Town Unveils $185.2 Million Budget
A projected increase in mortgage tax receipt revenues and increased activity in the town’s building department are helping the Town of Huntington meet increased state-mandated costs, while also showing signs of economic growth, town officials said Monday when the supervisor unveiled his proposed 2014 budget.
Those new revenues, which total approximately $1 million, are a key part of Supervisor Frank Petrone’s proposed $185.2-million budget, which he said maintains essential services and staffing levels while offering a net-zero increase in town taxes.
An $8.8-million capital budget proposal was also unveiled Monday. That plan would fund: the completion of Coral Park in Greenlawn, a “long overdue” bulkhead at the Halesite town dock, a new boathouse for rowers, technology upgrades, environmental protection initiatives, general infrastructure improvements, and reconstruction of the Gerard Street municipal lot in Huntington village.
“That’s a must,” Petrone said of the Gerard Street project. “We can probably realize… several additional spots and make it more maneuverable and safer.”
Petrone said the town grappled with several recurring “stress factors” in crafting the 2014 budget proposal, including a $2.3-million projected increase in state-mandated pension costs, $1.2 million more in state health insurance expenses, and $2.8 million in contractual labor increases. The town, which amortized one-third of its pension payment last year, will not do so again in the 2014 budget, Petrone said.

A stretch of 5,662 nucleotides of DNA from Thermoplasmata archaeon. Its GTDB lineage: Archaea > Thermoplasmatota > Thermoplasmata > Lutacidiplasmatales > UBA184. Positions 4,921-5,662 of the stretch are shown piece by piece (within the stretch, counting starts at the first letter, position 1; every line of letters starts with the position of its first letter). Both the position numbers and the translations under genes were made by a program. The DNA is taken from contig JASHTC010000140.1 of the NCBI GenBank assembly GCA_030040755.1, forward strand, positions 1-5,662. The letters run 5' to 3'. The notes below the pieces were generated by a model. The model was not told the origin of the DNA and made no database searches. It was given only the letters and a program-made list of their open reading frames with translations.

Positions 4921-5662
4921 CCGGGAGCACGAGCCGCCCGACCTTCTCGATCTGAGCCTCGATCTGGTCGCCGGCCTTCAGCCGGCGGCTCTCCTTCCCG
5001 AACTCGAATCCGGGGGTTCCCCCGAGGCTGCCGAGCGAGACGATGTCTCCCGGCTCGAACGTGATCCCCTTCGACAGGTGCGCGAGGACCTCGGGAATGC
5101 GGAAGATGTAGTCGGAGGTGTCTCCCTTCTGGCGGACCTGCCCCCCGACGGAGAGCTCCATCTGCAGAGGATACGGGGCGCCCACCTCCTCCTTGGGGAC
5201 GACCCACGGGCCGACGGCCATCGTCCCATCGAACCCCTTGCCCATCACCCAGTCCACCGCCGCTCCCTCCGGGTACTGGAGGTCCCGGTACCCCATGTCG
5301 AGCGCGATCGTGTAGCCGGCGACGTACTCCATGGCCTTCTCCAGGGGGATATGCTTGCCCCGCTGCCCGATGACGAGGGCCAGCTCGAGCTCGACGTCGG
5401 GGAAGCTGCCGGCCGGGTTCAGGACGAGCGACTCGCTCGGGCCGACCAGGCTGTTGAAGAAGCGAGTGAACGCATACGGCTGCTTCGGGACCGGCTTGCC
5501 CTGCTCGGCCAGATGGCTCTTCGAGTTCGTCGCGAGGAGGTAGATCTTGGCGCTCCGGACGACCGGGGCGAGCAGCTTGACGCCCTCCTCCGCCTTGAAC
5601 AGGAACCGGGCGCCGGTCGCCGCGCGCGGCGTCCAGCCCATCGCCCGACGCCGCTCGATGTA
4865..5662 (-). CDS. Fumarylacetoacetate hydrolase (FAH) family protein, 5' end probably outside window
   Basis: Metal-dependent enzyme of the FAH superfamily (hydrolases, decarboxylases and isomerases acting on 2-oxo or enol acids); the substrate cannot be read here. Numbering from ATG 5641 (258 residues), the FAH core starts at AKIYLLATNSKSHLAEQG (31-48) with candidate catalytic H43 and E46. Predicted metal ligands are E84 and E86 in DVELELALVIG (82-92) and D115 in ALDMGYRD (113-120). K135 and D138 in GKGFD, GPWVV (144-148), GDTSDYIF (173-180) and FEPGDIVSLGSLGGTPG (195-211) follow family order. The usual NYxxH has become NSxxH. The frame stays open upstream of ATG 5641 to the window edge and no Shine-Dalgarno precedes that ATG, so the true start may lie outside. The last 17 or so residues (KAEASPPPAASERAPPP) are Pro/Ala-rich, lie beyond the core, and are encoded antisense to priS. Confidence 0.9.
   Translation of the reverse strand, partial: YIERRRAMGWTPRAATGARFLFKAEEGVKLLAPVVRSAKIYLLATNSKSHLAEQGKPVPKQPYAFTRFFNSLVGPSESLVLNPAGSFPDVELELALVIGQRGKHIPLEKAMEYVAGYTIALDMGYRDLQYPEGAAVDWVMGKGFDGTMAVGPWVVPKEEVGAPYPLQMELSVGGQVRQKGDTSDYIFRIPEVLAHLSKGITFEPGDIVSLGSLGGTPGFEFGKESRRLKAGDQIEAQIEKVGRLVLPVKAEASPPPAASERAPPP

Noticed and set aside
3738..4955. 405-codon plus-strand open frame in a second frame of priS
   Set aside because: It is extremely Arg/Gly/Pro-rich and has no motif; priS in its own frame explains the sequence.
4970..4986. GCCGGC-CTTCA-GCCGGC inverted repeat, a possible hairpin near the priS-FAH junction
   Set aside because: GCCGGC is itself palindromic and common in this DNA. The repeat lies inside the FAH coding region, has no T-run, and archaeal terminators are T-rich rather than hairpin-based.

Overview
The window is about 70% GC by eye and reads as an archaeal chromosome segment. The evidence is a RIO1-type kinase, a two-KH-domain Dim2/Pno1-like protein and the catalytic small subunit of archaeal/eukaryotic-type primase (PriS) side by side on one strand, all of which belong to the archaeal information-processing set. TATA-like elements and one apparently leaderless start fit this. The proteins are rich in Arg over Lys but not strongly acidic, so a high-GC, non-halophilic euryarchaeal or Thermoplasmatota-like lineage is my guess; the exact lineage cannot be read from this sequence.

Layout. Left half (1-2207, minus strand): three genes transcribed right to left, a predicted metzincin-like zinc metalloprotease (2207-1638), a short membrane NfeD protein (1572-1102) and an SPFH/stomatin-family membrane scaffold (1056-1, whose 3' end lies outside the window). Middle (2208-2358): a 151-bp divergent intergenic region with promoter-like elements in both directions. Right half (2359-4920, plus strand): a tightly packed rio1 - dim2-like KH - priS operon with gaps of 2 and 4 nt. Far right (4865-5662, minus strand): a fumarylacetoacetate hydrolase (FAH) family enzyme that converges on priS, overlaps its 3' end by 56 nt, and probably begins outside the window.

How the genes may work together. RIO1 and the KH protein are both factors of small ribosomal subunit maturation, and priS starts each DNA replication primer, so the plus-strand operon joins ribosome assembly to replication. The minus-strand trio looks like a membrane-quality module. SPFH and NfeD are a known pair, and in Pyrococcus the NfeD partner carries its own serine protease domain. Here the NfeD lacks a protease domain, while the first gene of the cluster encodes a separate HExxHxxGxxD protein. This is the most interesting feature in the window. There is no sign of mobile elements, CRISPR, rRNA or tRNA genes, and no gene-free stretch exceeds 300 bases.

To meet those costs, the town is counting on a $600,000 year-to-year increase a $400,000 growth in mortgage tax receipts, a $600,000 increase in building department revenue, and leveraging open slots in the town’s resource recovery center to generate an additional $400,000 in revenue.
The town’s initial estimates of $2.3 million in parking meter revenues for 2013 was short by about $909,600, according to current projections. However, initial estimates of $675,000 in parking fine revenues were exceeded by $265,910.
The mortgage tax and building department increases, Petrone said, are good signs indicative of a recovering economy.
“If we see mortgage taxes going up, that’s telling you that people are refinancing and [some are] doing that because they’re buying a place or they’re going to renovate,” he said. “Many people refinance, keep their payment the same and have several thousands of dollars to do work in their home.”
The town will also apply $4.3 million of the $22.75-million in unassigned fund balance. The majority, or $2.5 million, would come from the Highway fund, a figure which caught the attention of Councilman Mark Mayoka. He alleged Petrone is singling the department out and inappropriately depleted their reserves.
“There’s no reason listed in here why the Highway fund is disproportionately being reduced by $2.5 million,” Mayoka said.
Town spokesman A.J. Carter, however, said the highway reserves were “unusually high” at the start of 2013, and that “tapping into that fund for highway projects, rather than taxing residents, was a more prudent approach.”
“We keep that at the state comptroller’s recommendation of no more than 10 percent [of the town operating budget],” Petrone said. “So when we go over that, obviously, this is money we’ve been saving for the taxpayer to offset the following year.”
The town’s AAA-bond ratings from Moody’s, Fitch and Standard & Poor’s, also help mitigate increasing mandated costs by keeping debt service costs lower, the supervisor said. Since 2009, the town has retired approximately 14 percent of its debt, resulting in a reduction to $86.7 million projected for the end of 2013. Petrone added that the town continued to pay down its debt “in the most trying four years in municipal budgeting.”
“We’re holding our own and moving forward,” he said. “This budget gets us over the hurdle.”
The public hearing for the town budget is one hour earlier than typical nighttime meetings. The hearing is set for 6 p.m. on Oct. 15 at Huntington Town Hall, located at 100 Main St.